Four years later, Westpac will finally shift core banking to Celeriti


news Four years after it first started talking about migrating its core banking platform to Celeriti, the next generation of CSC’s Hogan system, and five years after it acquired St George, which already uses Hogan, top-tier bank Westpac has finally confirmed imminent plans to start taking action on the issue.

Four years ago, in the wake of the bank’s 2008 acquisition of independent company St George, Westpac first began discussing the possibility of migrating its ageing core banking platform to Celeriti, the new generation of CSC’s Hogan banking platform.

At the time, the move made complete sense. Hogan was already seen as being more modern and flexible than Westpac’s existing platform. With the St George acquisition, Westpac chief executive Gail Kelly would be reunited with many of the technical leaders who had implemented the Hogan upgrade at St George to start with — Kelly having formerly led St George as its chief executive. Merging the two platforms would get the two banks on a common underlying IT platform.

Then too, CSC at the time was in the midst of developing Celeriti, a new generation of its venerable Hogan platform that would allow a number of major financial institutions around the world — those already running Hogan — to upgrade their infrastructure to gain new features and capabilities. Celeriti is seen by the global IT analyst community as offering banks a different, less risky option to the ‘rip and replace’ core banking overhaul which CommBank recently conducted with the assistance of Accenture. More evolution, than revolution, so to speak — with many of the same benefits, if not all.

However, despite the fact that then-Westpac chief transformation officer Brad Cooper hyped up the Hogan choice back in December 2009, things slowed down remarkably after that period.

By October 2010, when Westpac chief information officer Bob McKinnon held a wide-ranging media roundtable to detail the many changes he was making to Westpac’s IT operation, the core banking overhaul plans had been placed on the backburner, with Westpac delaying the timing of the shift until 2014, while it focused on a raft of what it called “Strategic Investment Priorities”, which are described as being focused around customers rather than IT for IT’s sake.

Today, in the bank’s annual financial results briefing, the core banking issue was placed squarely back on the agenda.

According to briefing documents associated with Westpac’s financial results, phase 1 of the bank’s technology roadmap established back in 2008 and 2009 — including the Strategic Investment Priorities program — is now “drawing to a close”, and work has begun on several “anchors” of phase 2 — including on the core banking issue.

One of the slides details the fact that currently, Westpac and St George are still currently using separate core banking platforms — Westpac on a system it calls ‘Trading Bank’, while St George is on Hogan. Westpac has a ‘Systems Access Layer’ underlying its many channels (retail, Internet and telephone banking etc), while St George has an enterprise integration layer between its channels and Hogan.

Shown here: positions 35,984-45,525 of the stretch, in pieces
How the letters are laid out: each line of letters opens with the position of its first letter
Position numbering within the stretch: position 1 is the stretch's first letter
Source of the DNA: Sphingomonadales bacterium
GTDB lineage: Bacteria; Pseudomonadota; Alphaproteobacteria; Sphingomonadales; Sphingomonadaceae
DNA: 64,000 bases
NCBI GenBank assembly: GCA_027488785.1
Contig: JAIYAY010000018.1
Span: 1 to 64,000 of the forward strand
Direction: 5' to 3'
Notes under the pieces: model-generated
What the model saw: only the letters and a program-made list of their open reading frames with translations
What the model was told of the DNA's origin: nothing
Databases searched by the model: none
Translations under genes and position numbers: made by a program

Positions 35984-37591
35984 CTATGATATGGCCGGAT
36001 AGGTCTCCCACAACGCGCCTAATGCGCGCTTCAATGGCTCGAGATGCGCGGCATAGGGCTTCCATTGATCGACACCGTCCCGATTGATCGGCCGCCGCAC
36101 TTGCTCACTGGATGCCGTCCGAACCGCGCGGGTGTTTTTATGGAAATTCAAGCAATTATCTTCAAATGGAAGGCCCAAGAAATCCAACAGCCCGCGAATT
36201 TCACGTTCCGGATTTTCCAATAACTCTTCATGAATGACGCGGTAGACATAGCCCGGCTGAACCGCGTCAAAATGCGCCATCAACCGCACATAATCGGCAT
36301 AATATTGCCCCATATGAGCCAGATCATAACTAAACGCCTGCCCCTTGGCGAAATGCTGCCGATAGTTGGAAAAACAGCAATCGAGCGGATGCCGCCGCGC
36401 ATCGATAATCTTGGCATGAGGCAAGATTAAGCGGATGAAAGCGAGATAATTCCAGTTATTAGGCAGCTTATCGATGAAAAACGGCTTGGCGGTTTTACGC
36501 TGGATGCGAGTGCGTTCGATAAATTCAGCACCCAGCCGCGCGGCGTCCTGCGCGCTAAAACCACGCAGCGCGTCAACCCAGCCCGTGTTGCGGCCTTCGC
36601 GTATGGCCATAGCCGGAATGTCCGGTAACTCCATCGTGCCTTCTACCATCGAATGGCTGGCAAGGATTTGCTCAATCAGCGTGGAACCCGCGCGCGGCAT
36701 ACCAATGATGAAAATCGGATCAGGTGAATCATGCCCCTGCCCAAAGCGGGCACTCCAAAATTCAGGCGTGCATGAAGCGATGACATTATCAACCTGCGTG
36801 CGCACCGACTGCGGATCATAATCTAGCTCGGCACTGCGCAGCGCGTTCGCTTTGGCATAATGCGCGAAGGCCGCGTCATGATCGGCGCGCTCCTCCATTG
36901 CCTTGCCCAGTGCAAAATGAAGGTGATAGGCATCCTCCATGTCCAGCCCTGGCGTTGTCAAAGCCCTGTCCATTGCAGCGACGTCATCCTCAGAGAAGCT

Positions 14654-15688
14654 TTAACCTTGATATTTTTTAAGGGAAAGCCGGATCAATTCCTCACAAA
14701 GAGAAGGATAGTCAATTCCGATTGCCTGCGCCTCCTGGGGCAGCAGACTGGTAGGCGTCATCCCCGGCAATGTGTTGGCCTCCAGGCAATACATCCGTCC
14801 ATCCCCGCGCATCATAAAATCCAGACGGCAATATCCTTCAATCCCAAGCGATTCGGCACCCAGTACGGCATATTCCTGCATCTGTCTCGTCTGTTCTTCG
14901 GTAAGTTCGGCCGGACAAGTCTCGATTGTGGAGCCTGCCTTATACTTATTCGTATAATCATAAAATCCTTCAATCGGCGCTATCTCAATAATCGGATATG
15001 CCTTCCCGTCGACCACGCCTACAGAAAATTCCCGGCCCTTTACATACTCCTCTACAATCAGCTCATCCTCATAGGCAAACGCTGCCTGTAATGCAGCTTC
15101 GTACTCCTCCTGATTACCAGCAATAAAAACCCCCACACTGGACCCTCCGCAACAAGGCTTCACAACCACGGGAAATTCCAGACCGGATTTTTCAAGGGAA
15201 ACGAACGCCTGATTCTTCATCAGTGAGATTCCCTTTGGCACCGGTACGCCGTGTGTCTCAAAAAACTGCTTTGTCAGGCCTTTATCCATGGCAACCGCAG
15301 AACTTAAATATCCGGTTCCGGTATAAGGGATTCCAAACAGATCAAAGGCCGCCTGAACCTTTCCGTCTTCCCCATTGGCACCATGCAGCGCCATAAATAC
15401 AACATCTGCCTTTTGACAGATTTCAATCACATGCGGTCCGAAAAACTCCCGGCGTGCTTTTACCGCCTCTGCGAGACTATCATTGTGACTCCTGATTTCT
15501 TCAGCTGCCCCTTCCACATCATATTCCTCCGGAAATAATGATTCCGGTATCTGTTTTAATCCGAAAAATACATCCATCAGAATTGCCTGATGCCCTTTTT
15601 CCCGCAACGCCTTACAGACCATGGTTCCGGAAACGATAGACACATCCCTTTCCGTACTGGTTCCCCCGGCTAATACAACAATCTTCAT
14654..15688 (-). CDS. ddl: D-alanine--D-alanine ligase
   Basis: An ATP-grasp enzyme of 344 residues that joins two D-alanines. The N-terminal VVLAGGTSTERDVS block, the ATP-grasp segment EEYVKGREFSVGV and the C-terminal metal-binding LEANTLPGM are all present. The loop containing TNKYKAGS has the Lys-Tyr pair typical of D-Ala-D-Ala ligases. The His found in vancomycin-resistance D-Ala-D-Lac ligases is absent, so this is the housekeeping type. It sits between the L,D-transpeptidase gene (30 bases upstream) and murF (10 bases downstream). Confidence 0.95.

The next stage, according to Westpac, is to extend Westpac’s ‘Systems Access Layer’ across onto St George, while simultaneously updating St George’s platform to Celeriti. After that step, Westpac’s underlying platorm will be shifted onto Celeriti.


The banking platforms of Westpac and St George are both seen as currently being outdated, with transfers between the banks and external providers still happening overnight instead of instantly, as CommBank’s platform has the capability to do. CommBank’s platform also offers the near-instantaneous ability to open new accounts and change customer details, as well as featuring integration with its CommSee trading platform. It is thought that the upgrade to Celeriti will offer some of these same benefits to St George and Westpac customers.

There are also a number of other IT initiatives currently taking place at Westpac and its subsidiaries, according to the bank’s presentation today.

Included in the second phase of its technology roadmap are initiatives such as upgrading its mobile and online platforms, deploying renewed workplace infrastructure, an upgrade of its ‘wealth’ platforms (customer investment platforms), including for self-managed super funds, and expanding better technology into its growing Asian operations.

Westpac wants to deliver a simplified banker desktop for its branches and call centres, and it wants to conduct a payments systems upgrade for faster payments. It is also focused on delivering better customer insights and data analytics to its staff, and it is also investigating enterprise business process management.


One of the key deliverables from the first phase of its technology roadmap is currently delivering fruit to the bank. Its number of ‘Severity One’ incidents (outages which have the potential to stop the bank delivering services) has fallen to less than four per month (from peaks of over 30 per month in 2008). Much of this improvement has come about due to “strong progress in infrastructure virtualisation”, the delivery of a new state of the art datacentre and enhanced security infrastructure.